I was feeling more at ease and relaxed. With the backdrop of a tangerine sky leftover by the sunset, a few dolphins showed up to play a little while before the end of my early evening shift. And already, I was focusing more on the spectacular and less on the difficult.
With the heavy tilt we finally decided to move to the floor bed between the two bunks in the main cabin and as a result, we finally both got some sleep.
Sunday, 30 December 2018 - Day 6
485 nm - 105 hours at sea
Just before midnight, we crossed over the Tropic of Cancer, putting us officially into tropical waters. But it didn’t feel tropical yet. It was a cold night. I buried myself inside Maik’s coat and could feel the warmth of his body wrapped around me.
Around 01:45 we lost connection with the wind indicator. This was an obvious result of low batteries as electronic systems began to shut down. To save energy, Maik spent his next four-hour shift steering manually.
As I took over the morning 08:00 shift we hit the 500nm mark, officially making it halfway to our destination.
I started a new book, “Atlantic,” and settled into the cockpit with the pups while Maik went down for some well-deserved rest. When he awoke around 10:30 I decided to make some eggs and bacon. We were all grateful for a warm meal in our bellies and some protein. I was just grateful to feel some sense of normalcy again.
We worked in shifts manually steering to hopefully save energy so that we could use the auto pilot during the night.
We took turns steering for about four hours then I decided I wanted to take a shower. Deep into our sixth day at sea I was starting to smell my own stink.
Seefalke doesn’t have a shower so we use a portable deck shower bag, the water in which is heated by the solar energy of the sun. This felt great in the hot sun even though the water in our shower bag was only lukewarm and the wind was freezing!
Maik worked more on the genoa and got the furling line repaired . . . we thought.
Sometime during that afternoon, Maik noticed a small, black petrel circling the boat. These are birds that live at sea and only come on land for breeding. They are some of the least known birds because they can only be studied at sea. They can’t walk well on land because they have weak feet and legs and struggle to carry their own load. Some are shy and stay away from ships, but others have been known to seek ships and stick around for a while.
Monday, 31 December 2018 - Day 7
600 nm - 128 hours at sea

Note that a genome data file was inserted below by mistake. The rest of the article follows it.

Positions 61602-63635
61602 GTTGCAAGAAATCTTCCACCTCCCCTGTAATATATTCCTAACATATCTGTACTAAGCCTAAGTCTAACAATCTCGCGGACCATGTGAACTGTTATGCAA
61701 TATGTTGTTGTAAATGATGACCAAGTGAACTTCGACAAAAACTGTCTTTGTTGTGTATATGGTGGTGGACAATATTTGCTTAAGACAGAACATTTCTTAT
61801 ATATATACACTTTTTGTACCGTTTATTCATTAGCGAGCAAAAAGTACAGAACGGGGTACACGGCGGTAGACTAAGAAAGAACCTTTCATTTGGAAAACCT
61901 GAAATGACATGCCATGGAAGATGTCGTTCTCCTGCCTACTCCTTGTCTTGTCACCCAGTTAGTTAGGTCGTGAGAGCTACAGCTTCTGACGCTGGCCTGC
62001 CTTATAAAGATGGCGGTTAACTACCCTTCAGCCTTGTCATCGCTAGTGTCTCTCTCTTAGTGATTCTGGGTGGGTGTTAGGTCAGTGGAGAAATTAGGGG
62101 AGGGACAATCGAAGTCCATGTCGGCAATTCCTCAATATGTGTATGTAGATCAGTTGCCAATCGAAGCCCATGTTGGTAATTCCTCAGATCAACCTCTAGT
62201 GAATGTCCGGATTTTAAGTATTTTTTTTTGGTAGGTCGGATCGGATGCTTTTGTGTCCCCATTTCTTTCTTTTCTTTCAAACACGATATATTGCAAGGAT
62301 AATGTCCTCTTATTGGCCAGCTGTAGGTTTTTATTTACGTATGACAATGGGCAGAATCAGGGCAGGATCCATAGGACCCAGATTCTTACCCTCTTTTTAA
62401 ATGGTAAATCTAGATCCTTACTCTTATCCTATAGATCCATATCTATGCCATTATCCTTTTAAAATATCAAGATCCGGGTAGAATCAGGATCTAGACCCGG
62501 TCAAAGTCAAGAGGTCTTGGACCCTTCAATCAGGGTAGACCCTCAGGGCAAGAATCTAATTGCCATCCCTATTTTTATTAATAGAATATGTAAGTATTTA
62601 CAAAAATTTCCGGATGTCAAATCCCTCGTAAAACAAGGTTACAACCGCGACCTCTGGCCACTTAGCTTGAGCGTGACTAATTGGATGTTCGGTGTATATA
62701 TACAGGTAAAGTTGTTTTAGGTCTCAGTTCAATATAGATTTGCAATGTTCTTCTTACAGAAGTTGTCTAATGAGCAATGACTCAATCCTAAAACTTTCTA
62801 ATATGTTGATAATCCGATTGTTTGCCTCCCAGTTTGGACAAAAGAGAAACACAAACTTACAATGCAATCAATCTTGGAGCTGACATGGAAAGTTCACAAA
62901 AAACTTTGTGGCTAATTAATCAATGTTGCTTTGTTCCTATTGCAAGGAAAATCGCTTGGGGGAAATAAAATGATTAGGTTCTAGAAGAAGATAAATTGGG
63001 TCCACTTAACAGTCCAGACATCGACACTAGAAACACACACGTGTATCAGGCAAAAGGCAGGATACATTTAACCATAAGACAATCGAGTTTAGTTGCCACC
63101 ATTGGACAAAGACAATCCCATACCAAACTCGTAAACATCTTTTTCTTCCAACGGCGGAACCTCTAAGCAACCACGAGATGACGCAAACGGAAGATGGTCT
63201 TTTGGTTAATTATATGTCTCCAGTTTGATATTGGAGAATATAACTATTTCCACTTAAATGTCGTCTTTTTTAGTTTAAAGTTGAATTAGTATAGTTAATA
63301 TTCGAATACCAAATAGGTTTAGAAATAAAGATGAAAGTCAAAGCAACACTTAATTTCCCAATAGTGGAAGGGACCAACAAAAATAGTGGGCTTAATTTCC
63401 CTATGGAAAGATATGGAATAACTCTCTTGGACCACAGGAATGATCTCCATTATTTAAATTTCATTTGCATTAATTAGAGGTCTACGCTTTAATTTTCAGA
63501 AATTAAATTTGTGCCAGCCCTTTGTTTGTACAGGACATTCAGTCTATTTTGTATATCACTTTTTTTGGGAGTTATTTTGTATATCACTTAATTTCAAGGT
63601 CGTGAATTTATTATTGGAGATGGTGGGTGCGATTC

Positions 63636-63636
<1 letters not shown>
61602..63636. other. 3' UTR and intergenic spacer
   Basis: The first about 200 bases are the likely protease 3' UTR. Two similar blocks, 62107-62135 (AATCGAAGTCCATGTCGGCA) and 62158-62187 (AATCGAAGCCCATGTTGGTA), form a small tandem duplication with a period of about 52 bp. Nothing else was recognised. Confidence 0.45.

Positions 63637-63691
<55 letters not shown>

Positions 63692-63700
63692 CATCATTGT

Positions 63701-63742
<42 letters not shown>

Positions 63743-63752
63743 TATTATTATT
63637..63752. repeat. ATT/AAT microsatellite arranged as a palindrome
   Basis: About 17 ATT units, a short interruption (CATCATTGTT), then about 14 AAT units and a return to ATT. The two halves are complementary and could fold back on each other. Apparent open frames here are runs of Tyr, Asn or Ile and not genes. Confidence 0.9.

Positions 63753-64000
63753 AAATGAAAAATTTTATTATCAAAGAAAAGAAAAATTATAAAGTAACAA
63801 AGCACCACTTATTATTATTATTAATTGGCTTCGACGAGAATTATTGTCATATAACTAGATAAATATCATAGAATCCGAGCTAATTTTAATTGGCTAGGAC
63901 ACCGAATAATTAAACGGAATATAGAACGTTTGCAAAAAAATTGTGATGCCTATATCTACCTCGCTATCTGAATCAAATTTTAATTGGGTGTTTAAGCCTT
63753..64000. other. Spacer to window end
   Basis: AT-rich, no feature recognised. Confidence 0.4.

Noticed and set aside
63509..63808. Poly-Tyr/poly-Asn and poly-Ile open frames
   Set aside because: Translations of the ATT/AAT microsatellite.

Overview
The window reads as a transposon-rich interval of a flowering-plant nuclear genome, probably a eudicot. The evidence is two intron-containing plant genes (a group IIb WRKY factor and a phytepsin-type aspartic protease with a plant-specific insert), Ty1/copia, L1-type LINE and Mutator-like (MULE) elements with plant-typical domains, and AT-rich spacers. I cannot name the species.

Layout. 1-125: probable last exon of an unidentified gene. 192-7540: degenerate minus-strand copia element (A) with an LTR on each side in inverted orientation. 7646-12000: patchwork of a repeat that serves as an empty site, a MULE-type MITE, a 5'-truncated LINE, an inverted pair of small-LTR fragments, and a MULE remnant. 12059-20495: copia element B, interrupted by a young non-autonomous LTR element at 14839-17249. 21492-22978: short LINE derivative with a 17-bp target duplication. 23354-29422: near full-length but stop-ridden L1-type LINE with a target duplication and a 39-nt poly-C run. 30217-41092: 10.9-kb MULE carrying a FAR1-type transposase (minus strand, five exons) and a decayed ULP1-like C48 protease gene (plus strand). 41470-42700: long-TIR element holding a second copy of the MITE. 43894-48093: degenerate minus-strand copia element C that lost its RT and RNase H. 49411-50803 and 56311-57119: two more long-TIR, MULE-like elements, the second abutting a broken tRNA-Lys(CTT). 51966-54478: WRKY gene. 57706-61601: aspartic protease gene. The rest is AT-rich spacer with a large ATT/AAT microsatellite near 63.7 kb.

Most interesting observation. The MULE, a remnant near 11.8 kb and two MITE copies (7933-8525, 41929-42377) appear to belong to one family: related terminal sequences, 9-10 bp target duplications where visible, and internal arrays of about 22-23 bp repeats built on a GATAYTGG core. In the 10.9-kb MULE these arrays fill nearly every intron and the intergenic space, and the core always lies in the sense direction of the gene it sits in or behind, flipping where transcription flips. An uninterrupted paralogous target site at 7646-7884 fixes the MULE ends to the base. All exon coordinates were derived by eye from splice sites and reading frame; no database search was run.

Even though there were no ships in sight, there was a lot of activity on the radio in the wee hours of the morning—lonely sailors longing for a little company. This always makes for good entertainment. I worked all shift writing one of my blogs, still making my night watch checks every 10 minutes or so.
I had not been seasick since I stopped taking the medicine, but I was feeling congested and achy. I took a Zyrtec to help with the congestion and some ibuprofen for the body aches. I was wondering if the cold deck shower might have given me a chill, but if so, it was worth it to be clean!
After my watch, I slept soundly while Maik had an incredible and remarkable experience.
Sometime during his next watch—between 04:00 and 08:00—he spotted the Southern Cross shining brightly in the black sky.
The Southern Cross is a five-star constellation that is only visible in the Southern Hemisphere and in the winter of the Northern Hemisphere. You can only see it, theoretically, from 25 degrees North in the northern winter. But this is right above the horizon, so you need to be further south to see it clearly sitting in the black of the sky.
The Southern Cross is to sailors in the South what the North Star is to sailors in the North—it’s the main point of orientation for celestial navigation. The North Star never moves, at least not from perspective Earth. It is always pointing North. But the Southern Cross moves—making a semi-circle voyage across the sky. However, the two stars at the long leg of the cross always point to the celestial South Pole.
Maik spends his night shifts studying the stars and the constellations while I spend my night shifts just gawking at them and admiring their beauty. This is his version of the experience:
“I have always wanted to see the Southern Cross. That night, I was looking at it for hours thinking it was the Southern Cross, but I was not quite sure. In my mind, I thought the Southern Cross was only visible from the Southern Hemisphere. But then I spent the long night thinking about it. Eventually, I pulled out my iPad app, Star Chart, and my iPhone app, Planetarium, to confirm it. Then it was just . . . Wow! The Southern Cross!
“We have really come a long way. For 99% of my lifetime I’ve lived in the Northern Hemisphere. From where I come from, the Southern Cross is on the other side of the world. And there it was…just hanging right above us, and we were following it further South. It’s like you know it’s there, but to see it and to experience it was just magnificent.